As airlines move towards more stable operations, additional risk assessments on human performance are required, identifying any safety risks associated with broader human factors that affects an individual’s ability to be “fit-for-duty”, such as those noted above. Understood as an individual who is physically, mentally and emotionally fit to safely and successfully perform their job functions, the notion of “fit-for-duty” is usually referenced with regards to pilots. However, operators and other aviation stakeholders should consider that everyone in their organization, including non-operational staff and management could be, and a portion probably are, experiencing effects from increased stress, anxiety, and depression and assess how they may emerge as safety risks to the operation. While analyzing these potential risks, it must be recognized that as individuals, not everyone will be impacted or affected in the same way.

As a result, education and awareness on being fit-for-duty as well as the availability of wellbeing and employee assistance / peer support programs for staff are strongly recommended to assist in alleviating these human factor hazards. Once in place, organizations are encouraged to promote both their availability and use on an ongoing basis.

The benefits of doing so are twofold.

  1. To maximize the health and wellness for companies, engagement, and productivity of employees, by providing employees the means to individually assess and address different aspects of their health, while providing organizations with an overall view of their employees’ health trends, in turn driving informed decisions to realize it’s wellness strategy.
  2. To provide information to facilitate safety risks assessments, and the creation of safety performance indicators related to human performance that can be measured and continually monitored.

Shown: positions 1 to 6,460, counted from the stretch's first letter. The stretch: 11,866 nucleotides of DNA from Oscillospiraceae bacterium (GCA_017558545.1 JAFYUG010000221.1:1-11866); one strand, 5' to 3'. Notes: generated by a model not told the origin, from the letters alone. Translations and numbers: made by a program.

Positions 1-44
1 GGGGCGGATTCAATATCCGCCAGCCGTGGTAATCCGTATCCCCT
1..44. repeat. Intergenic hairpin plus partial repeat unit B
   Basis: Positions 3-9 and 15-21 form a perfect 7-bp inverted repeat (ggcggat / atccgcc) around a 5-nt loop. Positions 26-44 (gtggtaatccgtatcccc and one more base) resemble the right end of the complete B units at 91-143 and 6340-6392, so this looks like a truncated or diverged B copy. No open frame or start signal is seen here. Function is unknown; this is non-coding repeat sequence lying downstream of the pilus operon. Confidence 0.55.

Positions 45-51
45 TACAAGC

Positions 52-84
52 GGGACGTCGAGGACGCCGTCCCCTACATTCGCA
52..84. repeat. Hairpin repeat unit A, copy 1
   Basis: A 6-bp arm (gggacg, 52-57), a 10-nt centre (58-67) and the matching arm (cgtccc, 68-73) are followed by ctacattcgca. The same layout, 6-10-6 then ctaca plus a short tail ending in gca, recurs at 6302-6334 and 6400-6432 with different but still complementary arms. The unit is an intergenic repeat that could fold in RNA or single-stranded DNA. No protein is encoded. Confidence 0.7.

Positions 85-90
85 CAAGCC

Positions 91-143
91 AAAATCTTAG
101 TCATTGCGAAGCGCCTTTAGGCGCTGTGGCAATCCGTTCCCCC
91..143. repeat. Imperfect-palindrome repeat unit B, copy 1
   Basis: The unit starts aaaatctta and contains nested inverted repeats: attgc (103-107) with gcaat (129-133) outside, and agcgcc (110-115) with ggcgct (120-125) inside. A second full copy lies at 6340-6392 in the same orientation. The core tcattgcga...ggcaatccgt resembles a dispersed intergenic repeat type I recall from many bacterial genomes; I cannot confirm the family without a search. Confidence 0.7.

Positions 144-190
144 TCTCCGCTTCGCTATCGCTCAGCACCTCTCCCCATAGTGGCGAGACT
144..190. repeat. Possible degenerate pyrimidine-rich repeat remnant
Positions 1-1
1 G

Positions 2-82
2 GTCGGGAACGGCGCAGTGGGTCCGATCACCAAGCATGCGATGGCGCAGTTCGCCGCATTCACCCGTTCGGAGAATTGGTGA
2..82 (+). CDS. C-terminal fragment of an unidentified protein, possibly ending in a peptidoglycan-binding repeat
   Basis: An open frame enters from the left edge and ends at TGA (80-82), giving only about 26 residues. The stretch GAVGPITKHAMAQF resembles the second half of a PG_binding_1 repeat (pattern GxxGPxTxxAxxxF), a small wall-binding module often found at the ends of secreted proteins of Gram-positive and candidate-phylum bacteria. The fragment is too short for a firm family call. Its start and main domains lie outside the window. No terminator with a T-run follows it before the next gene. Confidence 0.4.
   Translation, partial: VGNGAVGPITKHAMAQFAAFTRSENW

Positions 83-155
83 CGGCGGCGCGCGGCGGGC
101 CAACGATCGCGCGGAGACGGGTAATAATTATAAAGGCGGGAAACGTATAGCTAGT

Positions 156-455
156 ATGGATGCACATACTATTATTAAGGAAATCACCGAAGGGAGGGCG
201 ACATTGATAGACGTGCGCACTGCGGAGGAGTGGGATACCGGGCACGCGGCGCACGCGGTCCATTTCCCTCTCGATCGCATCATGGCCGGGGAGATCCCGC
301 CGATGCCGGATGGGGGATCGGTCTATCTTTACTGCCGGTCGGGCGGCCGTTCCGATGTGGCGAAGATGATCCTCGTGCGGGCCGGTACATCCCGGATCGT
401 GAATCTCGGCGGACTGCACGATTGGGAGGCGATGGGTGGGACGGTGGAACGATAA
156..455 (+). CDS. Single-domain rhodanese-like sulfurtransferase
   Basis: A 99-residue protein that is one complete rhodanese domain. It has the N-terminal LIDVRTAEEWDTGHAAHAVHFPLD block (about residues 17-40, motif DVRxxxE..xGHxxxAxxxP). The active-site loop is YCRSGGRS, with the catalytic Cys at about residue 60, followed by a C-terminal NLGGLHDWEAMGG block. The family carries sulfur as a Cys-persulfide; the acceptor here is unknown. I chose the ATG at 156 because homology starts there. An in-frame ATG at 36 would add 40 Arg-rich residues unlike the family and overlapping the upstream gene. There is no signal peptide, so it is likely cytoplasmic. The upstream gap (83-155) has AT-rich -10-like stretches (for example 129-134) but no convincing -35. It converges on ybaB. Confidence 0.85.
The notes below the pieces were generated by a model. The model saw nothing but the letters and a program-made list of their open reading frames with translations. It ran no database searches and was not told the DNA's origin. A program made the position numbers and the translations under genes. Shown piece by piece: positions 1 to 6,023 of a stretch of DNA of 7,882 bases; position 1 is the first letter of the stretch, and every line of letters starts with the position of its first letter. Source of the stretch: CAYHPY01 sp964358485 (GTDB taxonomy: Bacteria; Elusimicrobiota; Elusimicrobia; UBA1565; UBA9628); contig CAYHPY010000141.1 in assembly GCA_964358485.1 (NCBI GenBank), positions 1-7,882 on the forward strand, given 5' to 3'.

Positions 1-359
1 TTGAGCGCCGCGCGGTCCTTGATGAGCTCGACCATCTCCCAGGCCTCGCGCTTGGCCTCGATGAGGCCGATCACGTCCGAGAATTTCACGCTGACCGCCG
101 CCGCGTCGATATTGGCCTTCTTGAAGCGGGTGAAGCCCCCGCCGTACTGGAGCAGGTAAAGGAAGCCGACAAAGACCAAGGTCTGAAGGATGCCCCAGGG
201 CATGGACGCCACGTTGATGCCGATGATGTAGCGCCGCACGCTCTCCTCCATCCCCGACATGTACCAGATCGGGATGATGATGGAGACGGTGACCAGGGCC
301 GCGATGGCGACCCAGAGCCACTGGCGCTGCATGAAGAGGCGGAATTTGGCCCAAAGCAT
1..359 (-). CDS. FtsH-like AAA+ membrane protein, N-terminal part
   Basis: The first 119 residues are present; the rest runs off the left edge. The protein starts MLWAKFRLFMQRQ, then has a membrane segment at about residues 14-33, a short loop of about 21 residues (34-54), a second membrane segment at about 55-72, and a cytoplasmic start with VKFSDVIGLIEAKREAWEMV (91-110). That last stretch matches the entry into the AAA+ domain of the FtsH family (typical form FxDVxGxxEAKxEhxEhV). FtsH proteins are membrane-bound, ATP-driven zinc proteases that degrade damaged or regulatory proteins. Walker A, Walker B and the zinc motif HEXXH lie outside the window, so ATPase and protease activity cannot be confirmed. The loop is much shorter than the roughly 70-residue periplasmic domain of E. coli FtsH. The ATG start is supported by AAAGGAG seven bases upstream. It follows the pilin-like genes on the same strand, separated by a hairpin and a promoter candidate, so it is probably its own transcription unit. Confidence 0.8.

It is important to note that corporate wellness programs should not just be seen as a Human Resource initiative, but also an effective safety tool. The information gathered from such programs can not only manage the health and safety of employees, but also be used to proactively identify potential safety risks to operations related to human performance. Defined by the International Civil Aviation Organization (ICAO) as “the human capabilities and limitations which have an impact on the safety and efficiency of aeronautical operations”, human performance and hazards that can impede it must be a focus of an organization’s SMS. Since the pandemic, it has become clear that mental health is one of those hazards.

The effectiveness of an organization’s SMS to identify and manage safety risks, especially those related to people, is dependent on the safety culture of the organization. Recognized as an enabler of an effective SMS, a positive safety culture embodies the attitudes, beliefs, perceptions, and values of all employees within an organization as it relates to safety.

Employee engagement to actively participate in safety processes and wellness programs is critical. Without the employees interacting with the elements of the various initiatives, they would eventually cease to exist. Employers require the input of employees to identify and report events or issues related to fatigue or any other hazard, as it is essential for detecting safety risks early, but it relies upon a safety culture in which employees feel comfortable to do so.

As long as there are individuals in the flight deck, in the hanger or production line, on the ramp, in the control tower, etc., the hazards that can impair human performance, and subsequently introduce safety risk, must be considered as part of an organizations’ SMS. Continued focus on human factors such as stress, anxiety and depression and understanding and managing the impact employee mental health has on operational safety will ultimately reduce the risk of incidents and accidents, making commercial air travel an even safer mode of transport.